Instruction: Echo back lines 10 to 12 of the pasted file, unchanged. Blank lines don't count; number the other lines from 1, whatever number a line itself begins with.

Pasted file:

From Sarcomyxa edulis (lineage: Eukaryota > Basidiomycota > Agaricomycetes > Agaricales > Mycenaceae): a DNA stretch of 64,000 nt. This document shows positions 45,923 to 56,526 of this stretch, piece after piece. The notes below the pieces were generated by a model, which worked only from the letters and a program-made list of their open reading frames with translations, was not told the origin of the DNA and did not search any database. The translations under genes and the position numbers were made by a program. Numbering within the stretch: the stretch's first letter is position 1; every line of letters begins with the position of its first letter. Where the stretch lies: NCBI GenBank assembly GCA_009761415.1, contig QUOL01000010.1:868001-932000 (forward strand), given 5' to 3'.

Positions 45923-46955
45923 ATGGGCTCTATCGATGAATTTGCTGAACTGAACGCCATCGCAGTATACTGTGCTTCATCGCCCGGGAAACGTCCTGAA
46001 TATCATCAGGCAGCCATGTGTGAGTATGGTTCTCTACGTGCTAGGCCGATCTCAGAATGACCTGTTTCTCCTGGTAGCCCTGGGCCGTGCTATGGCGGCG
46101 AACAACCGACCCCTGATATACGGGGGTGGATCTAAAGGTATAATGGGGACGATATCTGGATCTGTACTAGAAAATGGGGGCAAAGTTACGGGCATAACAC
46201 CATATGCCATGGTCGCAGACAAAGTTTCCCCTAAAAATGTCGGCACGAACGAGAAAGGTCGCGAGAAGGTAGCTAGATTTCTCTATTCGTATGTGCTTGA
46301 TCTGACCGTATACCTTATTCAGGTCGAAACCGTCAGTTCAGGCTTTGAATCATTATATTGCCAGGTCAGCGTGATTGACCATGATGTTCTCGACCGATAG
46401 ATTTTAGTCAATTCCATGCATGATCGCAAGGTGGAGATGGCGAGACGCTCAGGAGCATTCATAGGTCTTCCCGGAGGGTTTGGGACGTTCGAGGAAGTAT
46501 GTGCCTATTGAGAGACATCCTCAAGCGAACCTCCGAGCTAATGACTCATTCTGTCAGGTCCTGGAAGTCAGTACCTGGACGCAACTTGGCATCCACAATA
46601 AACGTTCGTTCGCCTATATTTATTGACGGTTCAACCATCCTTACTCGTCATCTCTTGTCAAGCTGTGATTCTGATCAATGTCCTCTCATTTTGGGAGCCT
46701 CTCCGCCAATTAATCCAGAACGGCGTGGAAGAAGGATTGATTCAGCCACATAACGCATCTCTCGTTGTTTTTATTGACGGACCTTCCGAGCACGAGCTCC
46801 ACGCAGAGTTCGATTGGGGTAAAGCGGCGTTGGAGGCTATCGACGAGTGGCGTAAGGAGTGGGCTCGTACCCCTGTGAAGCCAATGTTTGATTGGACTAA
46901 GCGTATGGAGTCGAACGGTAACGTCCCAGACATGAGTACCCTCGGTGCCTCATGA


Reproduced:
46601 AACGTTCGTTCGCCTATATTTATTGACGGTTCAACCATCCTTACTCGTCATCTCTTGTCAAGCTGTGATTCTGATCAATGTCCTCTCATTTTGGGAGCCT
46701 CTCCGCCAATTAATCCAGAACGGCGTGGAAGAAGGATTGATTCAGCCACATAACGCATCTCTCGTTGTTTTTATTGACGGACCTTCCGAGCACGAGCTCC
46801 ACGCAGAGTTCGATTGGGGTAAAGCGGCGTTGGAGGCTATCGACGAGTGGCGTAAGGAGTGGGCTCGTACCCCTGTGAAGCCAATGTTTGATTGGACTAA